Some of the things I have learned this year are that I really don’t want to be a peak bagger, or even a scrambler.  I admire people who finish races like the Wasatch 100, but I don’t have this deep desire (or really enjoy) doing constant vertical in races.  I like going long distances.  There are plenty of races in the US and around the world where I can go long without having to kill myself by constantly climbing and descending.  It is just a matter of focusing on what works for me and enjoy seeing others accomplish their goals without feeling guilty that I don’t have those same goals as them.

Isn’t that a big part of what the ultra community is all about?

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As Daylight Time Wanes….

Without going into all the fascinating (insert sarcasm) studies on depression, it is often a given that as there is less and less daylight available around us (including the fun of going to work in the dark AND coming home from work in the dark in winter) that depression increases.

Most years I stay on my anti depressant medications year round.  Every few years I successfully wean myself off them, only to go back on them in the winter.

This year I was doing really good.  I was out of a toxic and stressful work environment. I was exercising consistently. I was eating fairly decently.  I have been off all of my medications since last March (with the rare exceptions of asthma medications when I get sick). I had hopes to be able to stay off of anti depressants again.  But I now know I will need them for a while.

Note:  The following thoughts relate to depression when it is not crippling your life.  There are different degrees of depression. For all I know, there are different types.

The depression I suffer from is fairly low level.  If life gets too stressful I occasionally spend a day or two hiding in bed.  But for the most part I can function around it.

About six weeks ago the injuries started.  First the bursitis in my hip started crippling me.  Leaving me in bed for a couple of days at a time when it flared struggling to find ANY position at all that would not cause the pain to flare.  Or to even get the aching to a level that would allow me to sleep.

Then I had the surgery on my face.  Not a lot of pain, but aching and discomfort.

Sometime in that period of time I realized my right lower leg was aching constantly.

Oh – and then I fell on the road one day and twice on the trails in a few minutes the same week.  My ribs and sternum weren’t too happy.

Two weeks ago the ache in my leg was diagnosed as a stress fracture.  No running or walking or weight bearing exercise for 6-8 weeks.  End of season. What fun.

I’ve been letting my body heal. A lot of my spare time is just spent laying in bed reading.  I am finally to the point where I can go and lift weights and swim. That will start tonight.  YAY!

Anyway – this has led to the grey monster coming back into my life. Little flits in and out this time.  I don’t know that I have realized it as subtly in the past – probably because life was overwhelming me at the time. I wanted to put it into writing so that I might recognize it more in the future and in hopes that it might help someone else that is not aware that they might be suffering from depression.  Here are some of the flits – in thought format.  It is kind of like a golden snitch from a game of Quidditch.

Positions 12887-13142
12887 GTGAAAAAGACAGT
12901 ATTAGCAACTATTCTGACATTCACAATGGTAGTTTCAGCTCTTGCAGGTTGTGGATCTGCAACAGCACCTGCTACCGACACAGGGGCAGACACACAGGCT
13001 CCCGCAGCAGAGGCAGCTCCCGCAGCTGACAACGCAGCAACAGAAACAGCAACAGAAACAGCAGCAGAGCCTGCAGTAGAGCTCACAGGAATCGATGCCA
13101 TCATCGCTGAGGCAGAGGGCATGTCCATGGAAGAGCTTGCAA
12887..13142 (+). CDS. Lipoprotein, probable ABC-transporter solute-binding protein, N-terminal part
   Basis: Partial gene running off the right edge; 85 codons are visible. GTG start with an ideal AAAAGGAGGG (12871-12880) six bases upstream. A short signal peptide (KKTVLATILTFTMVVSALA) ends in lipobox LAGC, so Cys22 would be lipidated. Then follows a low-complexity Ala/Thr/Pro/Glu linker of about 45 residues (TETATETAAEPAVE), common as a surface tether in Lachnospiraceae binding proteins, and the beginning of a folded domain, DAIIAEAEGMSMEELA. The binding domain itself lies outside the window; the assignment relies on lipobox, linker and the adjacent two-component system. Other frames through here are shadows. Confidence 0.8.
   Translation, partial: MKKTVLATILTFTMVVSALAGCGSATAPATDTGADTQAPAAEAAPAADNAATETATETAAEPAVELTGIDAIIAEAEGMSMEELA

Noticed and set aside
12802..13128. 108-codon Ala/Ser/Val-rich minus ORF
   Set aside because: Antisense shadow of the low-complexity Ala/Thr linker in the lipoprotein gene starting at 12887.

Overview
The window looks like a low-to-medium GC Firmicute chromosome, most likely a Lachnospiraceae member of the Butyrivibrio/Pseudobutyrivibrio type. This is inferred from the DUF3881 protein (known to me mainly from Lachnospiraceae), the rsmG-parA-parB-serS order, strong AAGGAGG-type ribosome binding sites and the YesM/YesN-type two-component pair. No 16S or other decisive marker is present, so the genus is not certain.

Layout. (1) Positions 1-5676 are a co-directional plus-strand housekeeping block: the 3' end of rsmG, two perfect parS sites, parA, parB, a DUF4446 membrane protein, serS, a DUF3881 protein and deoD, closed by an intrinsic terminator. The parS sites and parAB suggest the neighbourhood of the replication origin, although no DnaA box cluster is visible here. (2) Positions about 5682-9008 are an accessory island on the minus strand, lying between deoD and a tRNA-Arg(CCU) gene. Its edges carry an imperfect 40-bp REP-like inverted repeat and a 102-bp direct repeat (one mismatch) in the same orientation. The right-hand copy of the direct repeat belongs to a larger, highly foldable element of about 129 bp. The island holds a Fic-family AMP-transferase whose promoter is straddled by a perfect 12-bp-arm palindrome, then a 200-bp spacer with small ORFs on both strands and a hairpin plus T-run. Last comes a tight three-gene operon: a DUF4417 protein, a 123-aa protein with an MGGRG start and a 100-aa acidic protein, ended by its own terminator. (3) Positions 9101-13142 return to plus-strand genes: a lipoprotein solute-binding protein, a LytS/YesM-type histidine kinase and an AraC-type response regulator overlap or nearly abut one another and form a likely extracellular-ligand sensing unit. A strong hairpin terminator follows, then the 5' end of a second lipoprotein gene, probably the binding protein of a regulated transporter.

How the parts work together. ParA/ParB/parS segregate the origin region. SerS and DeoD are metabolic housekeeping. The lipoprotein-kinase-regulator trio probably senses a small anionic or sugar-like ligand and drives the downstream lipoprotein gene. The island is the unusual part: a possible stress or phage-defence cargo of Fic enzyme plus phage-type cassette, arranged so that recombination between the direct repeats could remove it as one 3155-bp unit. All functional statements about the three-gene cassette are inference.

• I should go work out.  Nah – too much effort.  I’ll lay here instead.
  • I really need to clean the house.  Why?  Who else will ever see it.  Its not that dirty anyway.
  • Time for prayers.  But will it really matter if I skip it this time?  And I don’t feel like praying right now.
  • Not training constantly is a great time to lose weight.  But self medicating with junk food sounds a whole lot easier.  I’ll start this tomorrow. (repeat ad nauseum)
  • I should give up all social media.  Seeing posts of people running in the mountains is just depressing me.
  • I need some friends.  Other people have friends who help them when they are injured.  (Note:  I am really not a social animal).
  • I could get in an hour or two of quilting before work.  Nope. Instead I will just hide under the covers until the very last minute and then rush to work.
  • Yikes – even junk food is not making me happy.

It is interesting to see the little things add up.  It is very similar to the inversions in Utah in winter.  They slowly build up until you realize you have actually not seen blue sky or the sun in days.

I really wish I could go and run for a few hours to shake off the fog.  Instead, I guess it is time to schedule a physical and get to work dieting and back on medication until I can train again.

If you are physically able, I strongly recommend walking 30 minutes a day.  It doesn’t have to be all at once. It doesn’t have to be hard or fast.  But physical exercise does incredible things in helping your brain and body battle depression.

Carry on!

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This has not been my running year…

I had lots of great plans for 2015 – first year after getting my Plantar Fasciitis cured.  Unfortunately, things have not gone as planned. 

In early August I started to have some hip pain when on trails.  And it would later ache at home.  This pain flared in late August and was diagnosed as Bursitis in the greater trochanter (sorry if I murdered that spelling) as well as irritation in the IT Band in the right hip. Great combination.  When it gets bad, nothing relieves the pain.  I usually lay in bed for most of two days unable to sleep or get comfortable until the worst of the inflammation passes.